Oh yeah! 70 years old, 10.00pm, winter, narrow country lanes. Hills. Wind, rain, sleet. Get home by 1.00 am next morning. I'll have passed on within a month.
It isn't practical, no I agree. I think this thread has to remain in the realm of the "What if" and "Why". Families, work, leisure and society are now atomised, more so for some, less for others. This is almost entirely due to the availability of motor transport - I'm not sure if the railways, bus services and bicycles have had quite the same effect. To suddenly remove this component from our lives is unrealistic: it might happen involuntarily, for example in severe winter conditions, an oil crisis or the car being in for a service but that's so far been a temporary situation that we endure for a short time only. The most likely scenario for the car being removed is old age or illness.
But what I would say is:
1. Society has to come to terms with this - we are relying on a climate-changing fossil fuel and electric cars aren't the complete answer. But that is something government must deal with (road building is on the up at the moment).
2. We could individually change our lives to get rid of the car but I see that more in terms of families living closer together for example than the bicycle being able to cover the distances and carry the loads involved.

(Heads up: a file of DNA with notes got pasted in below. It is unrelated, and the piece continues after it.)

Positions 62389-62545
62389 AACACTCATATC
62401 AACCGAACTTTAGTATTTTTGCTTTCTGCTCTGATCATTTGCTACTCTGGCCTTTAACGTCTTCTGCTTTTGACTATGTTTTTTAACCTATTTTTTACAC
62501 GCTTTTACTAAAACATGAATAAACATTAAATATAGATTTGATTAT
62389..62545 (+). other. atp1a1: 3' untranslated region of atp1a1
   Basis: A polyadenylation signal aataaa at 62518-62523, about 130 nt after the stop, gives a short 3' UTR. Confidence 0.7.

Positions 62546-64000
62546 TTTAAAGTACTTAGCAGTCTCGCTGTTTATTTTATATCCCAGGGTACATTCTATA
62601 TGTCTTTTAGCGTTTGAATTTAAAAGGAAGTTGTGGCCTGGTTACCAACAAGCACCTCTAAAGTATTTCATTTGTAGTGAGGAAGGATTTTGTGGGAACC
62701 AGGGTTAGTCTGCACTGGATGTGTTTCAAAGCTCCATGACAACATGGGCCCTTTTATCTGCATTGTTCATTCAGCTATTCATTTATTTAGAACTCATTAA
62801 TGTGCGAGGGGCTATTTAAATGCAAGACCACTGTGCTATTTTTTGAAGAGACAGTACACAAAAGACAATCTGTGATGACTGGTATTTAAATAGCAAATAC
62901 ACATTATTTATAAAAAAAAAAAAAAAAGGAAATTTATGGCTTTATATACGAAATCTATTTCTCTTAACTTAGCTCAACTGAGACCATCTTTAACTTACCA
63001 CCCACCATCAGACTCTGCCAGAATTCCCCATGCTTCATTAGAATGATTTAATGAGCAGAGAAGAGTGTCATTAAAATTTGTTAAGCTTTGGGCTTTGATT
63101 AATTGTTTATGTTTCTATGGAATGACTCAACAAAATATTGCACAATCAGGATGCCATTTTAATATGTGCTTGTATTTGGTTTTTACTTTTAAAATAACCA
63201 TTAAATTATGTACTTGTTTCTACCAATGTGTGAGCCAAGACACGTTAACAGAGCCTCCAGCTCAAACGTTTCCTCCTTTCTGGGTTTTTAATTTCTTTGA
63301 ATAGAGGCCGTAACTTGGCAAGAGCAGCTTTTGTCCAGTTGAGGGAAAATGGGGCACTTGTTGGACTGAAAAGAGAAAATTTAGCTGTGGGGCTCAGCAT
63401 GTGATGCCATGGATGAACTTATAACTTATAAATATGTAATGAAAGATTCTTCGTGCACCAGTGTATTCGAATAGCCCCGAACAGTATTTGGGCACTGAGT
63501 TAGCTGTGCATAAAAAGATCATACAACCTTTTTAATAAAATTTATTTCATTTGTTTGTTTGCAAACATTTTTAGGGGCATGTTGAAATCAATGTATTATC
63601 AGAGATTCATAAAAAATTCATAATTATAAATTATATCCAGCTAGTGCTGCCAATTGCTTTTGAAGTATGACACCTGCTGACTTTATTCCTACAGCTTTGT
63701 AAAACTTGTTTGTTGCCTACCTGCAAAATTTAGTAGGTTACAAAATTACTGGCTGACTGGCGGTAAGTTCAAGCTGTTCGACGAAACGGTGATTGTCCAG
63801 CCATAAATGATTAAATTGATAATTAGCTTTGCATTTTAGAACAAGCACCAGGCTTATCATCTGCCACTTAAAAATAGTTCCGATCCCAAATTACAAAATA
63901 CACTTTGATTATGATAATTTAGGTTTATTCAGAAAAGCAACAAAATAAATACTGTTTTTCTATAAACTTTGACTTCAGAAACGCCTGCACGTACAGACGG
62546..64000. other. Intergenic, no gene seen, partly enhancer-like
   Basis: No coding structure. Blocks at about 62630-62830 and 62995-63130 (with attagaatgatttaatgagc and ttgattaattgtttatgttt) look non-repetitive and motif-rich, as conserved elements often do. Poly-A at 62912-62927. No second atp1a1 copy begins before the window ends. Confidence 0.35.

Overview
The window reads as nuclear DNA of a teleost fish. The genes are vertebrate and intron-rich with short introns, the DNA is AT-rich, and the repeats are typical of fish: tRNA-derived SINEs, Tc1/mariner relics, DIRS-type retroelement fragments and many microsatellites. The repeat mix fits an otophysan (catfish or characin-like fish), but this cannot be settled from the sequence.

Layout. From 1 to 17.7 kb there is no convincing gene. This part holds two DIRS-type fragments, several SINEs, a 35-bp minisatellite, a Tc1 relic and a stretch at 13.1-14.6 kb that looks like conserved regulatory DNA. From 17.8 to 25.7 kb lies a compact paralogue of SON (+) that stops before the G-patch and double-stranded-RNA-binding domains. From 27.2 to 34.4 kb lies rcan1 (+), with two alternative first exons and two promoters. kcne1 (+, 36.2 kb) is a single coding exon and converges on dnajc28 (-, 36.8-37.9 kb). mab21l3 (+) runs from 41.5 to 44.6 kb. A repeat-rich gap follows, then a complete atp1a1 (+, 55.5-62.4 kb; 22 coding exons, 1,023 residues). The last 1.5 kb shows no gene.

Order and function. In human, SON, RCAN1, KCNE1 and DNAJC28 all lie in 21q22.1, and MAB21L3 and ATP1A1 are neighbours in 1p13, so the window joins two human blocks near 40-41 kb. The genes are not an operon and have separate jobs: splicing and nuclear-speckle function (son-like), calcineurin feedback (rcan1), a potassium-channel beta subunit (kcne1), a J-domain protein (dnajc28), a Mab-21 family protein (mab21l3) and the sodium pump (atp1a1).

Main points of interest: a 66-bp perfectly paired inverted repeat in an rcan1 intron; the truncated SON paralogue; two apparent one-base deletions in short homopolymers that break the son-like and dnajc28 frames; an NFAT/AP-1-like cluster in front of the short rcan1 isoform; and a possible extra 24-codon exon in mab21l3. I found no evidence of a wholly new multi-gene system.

3. For some people, it is actually possible, and I would say for all people, undoubtedy life-affirming to get rid of the car. Ideally, we would just use it less but that's quite hard to stick to. I don't want us to lose sight of the idea that even just owning a car, never mind using it, is an invasion into our peace of mind and the way we think and feel about life. If you don't believe me, have a look at the huge and aggressive cars parked in your communal spaces near you now and ask what they are all about. We don't know what we give and give up to the car because it is part of our normality. Walk (or cycle) away from it and there will be a new poetry in your mind. Hats off to the OP.